Pope Benedict XVI- General Audiences
On the Lenten Journey
"A Spiritual Retreat That Lasts 40 Days"
H.H. Benedict XVI
February 6, 2008
Dear Brothers and Sisters,
Today, Ash Wednesday, we begin again our Lenten journey as we do every
year, with a more intense spirit of prayer and reflection, of penance
and of fasting. We are entering into a very "intense" liturgical season
that, while preparing us for the celebration of Easter -- the heart of
the Church calendar and of our very existence -- invites us, or we could
say, provokes us, to push forward in our Christian lives.
Since our commitments and our worries keep us living the same routine,
putting us at risk of forgetting just how extraordinary this adventure
is that Christ has involved us in, we need to begin again each day with
the demanding itinerary of evangelical life, retreating within ourselves
through moments of reflection that regenerate our spirit. With the
ancient ritual of the imposition of the ashes, the Church introduces
Lent as a spiritual retreat that lasts 40 days.
In this way we enter into the atmosphere of Lent, which helps us
rediscover the gift of faith received at baptism and which encourages us
to approach the sacrament of reconciliation, placing our commitment to
conversion under the symbol of divine mercy. Originally in the early
Church, Lent was a privileged time given to those catechumens preparing
for the sacrament of baptism and of the Eucharist, which were celebrated
during the Easter Vigil. Lent was considered a time in which one became
Christian, but this did not happen in a single moment. It is a long
journey of conversion and renewal.
Those who had already been baptized joined with them in this journey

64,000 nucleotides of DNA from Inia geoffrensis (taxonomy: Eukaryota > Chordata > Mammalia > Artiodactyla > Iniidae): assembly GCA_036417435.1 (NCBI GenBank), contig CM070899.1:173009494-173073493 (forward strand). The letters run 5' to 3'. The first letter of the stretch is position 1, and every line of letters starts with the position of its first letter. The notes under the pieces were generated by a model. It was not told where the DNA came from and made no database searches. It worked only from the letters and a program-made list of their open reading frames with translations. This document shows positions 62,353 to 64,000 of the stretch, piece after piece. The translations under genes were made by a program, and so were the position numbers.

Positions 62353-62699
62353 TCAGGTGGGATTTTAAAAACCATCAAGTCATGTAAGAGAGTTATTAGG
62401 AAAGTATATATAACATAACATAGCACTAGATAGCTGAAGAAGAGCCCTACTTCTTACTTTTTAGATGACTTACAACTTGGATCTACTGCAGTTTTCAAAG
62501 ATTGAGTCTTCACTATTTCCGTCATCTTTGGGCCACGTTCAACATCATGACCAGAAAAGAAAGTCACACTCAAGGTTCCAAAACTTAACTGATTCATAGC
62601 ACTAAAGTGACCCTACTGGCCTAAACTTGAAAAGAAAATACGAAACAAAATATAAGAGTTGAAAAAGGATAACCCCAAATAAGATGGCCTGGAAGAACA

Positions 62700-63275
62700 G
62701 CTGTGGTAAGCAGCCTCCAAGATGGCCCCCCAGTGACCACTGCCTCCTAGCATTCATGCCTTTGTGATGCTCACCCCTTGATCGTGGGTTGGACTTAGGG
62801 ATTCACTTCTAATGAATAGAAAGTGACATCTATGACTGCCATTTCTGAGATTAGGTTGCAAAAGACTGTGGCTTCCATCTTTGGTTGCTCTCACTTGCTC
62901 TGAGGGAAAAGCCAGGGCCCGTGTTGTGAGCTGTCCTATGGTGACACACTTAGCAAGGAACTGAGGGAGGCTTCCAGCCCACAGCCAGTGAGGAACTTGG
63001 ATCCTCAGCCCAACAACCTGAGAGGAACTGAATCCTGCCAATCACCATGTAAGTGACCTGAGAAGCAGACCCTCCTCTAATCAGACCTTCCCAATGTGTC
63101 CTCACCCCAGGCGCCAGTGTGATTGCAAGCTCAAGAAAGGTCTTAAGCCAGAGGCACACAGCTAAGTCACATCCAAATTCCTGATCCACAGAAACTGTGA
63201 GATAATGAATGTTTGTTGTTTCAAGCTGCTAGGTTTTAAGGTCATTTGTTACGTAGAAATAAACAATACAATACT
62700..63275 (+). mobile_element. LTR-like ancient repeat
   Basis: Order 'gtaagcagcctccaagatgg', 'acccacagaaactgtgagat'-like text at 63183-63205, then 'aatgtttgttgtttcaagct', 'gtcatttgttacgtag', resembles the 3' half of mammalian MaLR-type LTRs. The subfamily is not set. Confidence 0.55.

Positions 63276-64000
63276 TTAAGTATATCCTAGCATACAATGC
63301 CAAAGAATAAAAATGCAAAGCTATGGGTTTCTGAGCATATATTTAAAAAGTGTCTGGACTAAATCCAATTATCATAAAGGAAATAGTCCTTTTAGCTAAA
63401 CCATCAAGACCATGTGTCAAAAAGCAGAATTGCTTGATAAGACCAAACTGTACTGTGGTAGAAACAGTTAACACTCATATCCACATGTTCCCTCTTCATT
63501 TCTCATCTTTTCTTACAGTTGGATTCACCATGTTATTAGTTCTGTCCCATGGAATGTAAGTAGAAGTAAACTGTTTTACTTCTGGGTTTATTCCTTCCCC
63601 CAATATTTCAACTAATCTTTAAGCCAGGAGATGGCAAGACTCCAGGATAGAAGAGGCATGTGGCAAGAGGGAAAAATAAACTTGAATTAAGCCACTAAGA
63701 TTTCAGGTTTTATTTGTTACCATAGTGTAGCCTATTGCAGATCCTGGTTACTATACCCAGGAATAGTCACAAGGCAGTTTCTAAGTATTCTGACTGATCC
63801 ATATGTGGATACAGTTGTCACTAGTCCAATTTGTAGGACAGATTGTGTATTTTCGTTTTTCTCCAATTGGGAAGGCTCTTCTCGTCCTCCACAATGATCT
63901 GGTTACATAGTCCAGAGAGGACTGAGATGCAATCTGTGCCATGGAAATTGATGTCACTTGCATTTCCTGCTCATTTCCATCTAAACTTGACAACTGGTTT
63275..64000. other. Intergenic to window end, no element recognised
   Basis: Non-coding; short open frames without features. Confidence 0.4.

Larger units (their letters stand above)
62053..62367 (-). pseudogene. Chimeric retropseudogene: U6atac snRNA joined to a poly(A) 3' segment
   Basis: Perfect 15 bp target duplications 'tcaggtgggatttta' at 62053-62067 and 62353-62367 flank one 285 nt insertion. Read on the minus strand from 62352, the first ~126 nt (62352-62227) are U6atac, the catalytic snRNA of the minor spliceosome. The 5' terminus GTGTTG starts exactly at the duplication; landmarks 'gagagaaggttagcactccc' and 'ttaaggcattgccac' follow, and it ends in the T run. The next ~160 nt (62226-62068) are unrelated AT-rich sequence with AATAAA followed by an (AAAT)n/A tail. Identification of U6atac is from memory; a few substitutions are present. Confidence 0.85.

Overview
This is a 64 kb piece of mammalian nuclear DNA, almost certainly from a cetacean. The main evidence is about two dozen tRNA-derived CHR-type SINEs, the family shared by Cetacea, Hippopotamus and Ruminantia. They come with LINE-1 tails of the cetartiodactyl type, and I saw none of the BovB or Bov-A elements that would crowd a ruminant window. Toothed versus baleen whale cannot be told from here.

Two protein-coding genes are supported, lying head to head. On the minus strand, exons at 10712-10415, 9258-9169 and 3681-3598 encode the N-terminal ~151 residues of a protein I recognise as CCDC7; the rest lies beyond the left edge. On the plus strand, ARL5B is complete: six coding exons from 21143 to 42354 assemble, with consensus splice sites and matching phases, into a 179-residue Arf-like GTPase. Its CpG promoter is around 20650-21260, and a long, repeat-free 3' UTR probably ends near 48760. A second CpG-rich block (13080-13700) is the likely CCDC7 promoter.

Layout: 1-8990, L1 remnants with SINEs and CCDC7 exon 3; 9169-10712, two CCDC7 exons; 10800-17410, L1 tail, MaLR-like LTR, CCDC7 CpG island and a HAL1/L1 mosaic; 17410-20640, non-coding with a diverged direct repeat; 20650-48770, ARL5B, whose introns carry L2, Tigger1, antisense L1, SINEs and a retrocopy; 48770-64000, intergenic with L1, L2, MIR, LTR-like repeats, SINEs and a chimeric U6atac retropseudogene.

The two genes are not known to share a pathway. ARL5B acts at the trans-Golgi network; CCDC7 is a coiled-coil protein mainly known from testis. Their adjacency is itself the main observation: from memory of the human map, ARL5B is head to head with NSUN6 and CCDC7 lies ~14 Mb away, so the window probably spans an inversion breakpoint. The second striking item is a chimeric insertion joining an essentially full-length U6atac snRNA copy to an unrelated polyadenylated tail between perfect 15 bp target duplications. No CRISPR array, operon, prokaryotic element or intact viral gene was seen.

remembering the sacrament they had received and prepared to join again
with Christ in the joyous celebration of Easter. In this way, Easter had
and still retains today the feeling and character of a baptism, in the
sense that it keeps alive the understanding that being a Christian is
never a journey's end that is behind us, but a path that constantly
demands renewed effort.
Upon placing ashes on the faithful, the celebrant says: "Remember that
you are dust and to dust you shall return" (cf. Genesis 3:19), or he
repeats Jesus' exhortation: "Convert and believe in the Gospel" (cf.
Mark 1:15). Both practices recall the truth of human existence: We are
limited creatures, sinners constantly in need of penitence and
conversion. How important it is in our day and age to listen and welcome
such a call! When proclaiming his independence from God, the
contemporary man becomes his own slave and often finds himself
inconsolably alone. The invitation to convert is therefore a spur to
return to the arms of God, caring and merciful Father, to trust him, to
entrust oneself to him like adopted children, regenerated by his love.
Teaching with wisdom the Church reiterates that conversion is above all
a grace, a gift that opens the heart to God's infinite love. Through his
grace he anticipates our desire for conversion and supports our efforts
toward full adherence to his saving will. To convert means to let Jesus
win our hearts (cf. Philippians 3:12) and "to return" with him to the
Conversion therefore means to give oneself to the teachings of Jesus and
to obediently follow in his footprints. The words he uses to explain how
to be his true disciples are enlightening. After affirming that "he who
wants to save his own life will lose it; but he who will lose his own
life for me and the Gospel will save it." He adds: "To what good can man
earn the whole world, if he loses his own soul"? (Mark 8:35-36).
Attainment of success, longing for prestige and search for comfort: When
these things absorb life entirely until they exclude God from one's own
horizon, do they really lead to happiness? Can there be true happiness
without God? Experience shows that we are not happy because we satisfy
material expectations. In truth, the sole delight that fills a man's
heart is the one that comes from God: We truly need this infinite joy.
Neither the daily worries, nor the difficulty of life can cancel out the
joy that comes from our friendship with God. At first Jesus' invitation
to take up our cross and follow him can seem hard and against our wishes
-- even mortifying because of our desire for personal success. But if we